Erich Maria Remarque’s “All Quiet on the Western Front” is an unabridged, in-your-face, brutally gripping war story that shines brightly alongside Hemingway’s “Farewell to Arms” and Norman Mailer’s “The Naked and the Dead.”
I do not use the word “masterpiece” loosely when describing literary works, but I can say, without any reservation that “All Quiet on the Western Front” is a literary masterpiece. If “honesty” is the true ingredient, the one essential mix, that is the foundation for any piece of literature to be considered great, well, then Mr. Remarque’s novel about World War 1 meets and surpasses that test like very few novels have ever done.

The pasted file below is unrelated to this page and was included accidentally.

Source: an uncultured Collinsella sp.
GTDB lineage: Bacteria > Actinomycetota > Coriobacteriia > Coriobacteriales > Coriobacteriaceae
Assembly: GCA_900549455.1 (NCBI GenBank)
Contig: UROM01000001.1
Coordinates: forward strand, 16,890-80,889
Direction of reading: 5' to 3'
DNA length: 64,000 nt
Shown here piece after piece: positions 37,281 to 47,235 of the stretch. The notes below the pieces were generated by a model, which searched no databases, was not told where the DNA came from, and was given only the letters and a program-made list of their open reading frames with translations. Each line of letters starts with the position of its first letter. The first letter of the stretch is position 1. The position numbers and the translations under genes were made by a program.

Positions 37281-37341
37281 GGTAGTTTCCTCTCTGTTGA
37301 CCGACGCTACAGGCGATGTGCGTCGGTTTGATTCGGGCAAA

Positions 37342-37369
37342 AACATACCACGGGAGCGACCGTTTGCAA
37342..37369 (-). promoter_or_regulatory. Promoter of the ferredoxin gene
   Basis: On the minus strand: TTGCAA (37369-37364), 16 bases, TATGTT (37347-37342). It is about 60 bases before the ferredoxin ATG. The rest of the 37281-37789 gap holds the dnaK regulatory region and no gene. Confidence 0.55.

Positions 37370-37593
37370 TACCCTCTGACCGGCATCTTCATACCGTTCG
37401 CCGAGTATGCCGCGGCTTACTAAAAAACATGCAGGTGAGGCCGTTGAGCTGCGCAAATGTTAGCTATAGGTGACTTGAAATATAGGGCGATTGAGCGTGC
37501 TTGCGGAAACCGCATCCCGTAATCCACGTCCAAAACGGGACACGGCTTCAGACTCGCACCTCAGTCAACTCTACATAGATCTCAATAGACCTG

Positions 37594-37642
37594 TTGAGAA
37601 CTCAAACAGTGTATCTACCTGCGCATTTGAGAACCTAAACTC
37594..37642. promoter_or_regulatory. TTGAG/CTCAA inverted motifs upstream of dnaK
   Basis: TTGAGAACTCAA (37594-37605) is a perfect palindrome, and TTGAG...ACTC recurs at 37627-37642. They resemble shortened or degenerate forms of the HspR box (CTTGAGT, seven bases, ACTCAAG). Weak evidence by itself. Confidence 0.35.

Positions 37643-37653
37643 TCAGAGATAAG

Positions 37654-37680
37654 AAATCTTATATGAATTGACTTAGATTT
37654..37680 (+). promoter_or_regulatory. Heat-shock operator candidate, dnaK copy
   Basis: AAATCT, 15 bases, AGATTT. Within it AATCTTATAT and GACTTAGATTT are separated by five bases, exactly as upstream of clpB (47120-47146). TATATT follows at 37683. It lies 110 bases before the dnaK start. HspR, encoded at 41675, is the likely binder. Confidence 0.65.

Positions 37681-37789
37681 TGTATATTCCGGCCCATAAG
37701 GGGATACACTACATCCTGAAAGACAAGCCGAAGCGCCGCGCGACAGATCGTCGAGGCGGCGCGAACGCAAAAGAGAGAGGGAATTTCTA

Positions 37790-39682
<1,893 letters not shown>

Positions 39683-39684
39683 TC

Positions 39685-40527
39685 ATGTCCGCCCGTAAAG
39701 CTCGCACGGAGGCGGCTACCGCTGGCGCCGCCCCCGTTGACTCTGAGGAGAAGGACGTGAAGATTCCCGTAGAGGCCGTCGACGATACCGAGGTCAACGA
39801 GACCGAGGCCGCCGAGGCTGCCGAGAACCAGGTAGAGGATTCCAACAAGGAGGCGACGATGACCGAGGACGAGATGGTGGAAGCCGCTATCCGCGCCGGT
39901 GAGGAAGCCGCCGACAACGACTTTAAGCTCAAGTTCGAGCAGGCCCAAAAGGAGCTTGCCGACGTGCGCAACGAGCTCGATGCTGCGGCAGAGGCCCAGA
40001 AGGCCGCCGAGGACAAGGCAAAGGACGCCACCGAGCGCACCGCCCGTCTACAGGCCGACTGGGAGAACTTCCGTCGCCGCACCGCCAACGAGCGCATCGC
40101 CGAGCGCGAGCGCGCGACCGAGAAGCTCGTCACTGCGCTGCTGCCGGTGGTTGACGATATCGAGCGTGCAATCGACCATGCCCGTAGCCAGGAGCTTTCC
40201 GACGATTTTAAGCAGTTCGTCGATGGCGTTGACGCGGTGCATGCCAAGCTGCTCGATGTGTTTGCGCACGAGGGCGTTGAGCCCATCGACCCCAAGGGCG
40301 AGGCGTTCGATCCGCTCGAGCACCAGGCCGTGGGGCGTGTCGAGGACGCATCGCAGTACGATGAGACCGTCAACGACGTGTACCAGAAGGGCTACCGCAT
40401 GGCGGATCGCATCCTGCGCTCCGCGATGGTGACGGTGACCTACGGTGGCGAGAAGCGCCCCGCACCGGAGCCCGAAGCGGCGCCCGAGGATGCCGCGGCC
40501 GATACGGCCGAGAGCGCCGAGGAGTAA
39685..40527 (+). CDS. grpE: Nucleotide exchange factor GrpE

Only a person who has lived through the nightmare of World War 1, could have written such an amazing and uncompromising novel about the horrors of that war. The enemy in this novel is WAR itself. Humanity, the earth with its streams and gardens, animals, and innocence are the real victims of war. Mr Remarque served during World War 1 and was wounded five times.
I decided to re-read this book, after nearly forty years, because I read a review by a young lady, Maureen”about the book in which she sums up her review with these beautiful words of poetry which she wrote in relation to this marvelous piece of literature. She wrote:
Bright red poppies in bloodied fields
Where death stalked its victims.
It cared not for age, creed, or nationality
What would they have achieved in life,
These young men, with so much yet to experience,
So many dreams to fulfil
If duty hadn’t called, and they hadn’t answered
When the sun set for one final time
It set on the lives they never lived
Maureen (a reviewer on Goodreads)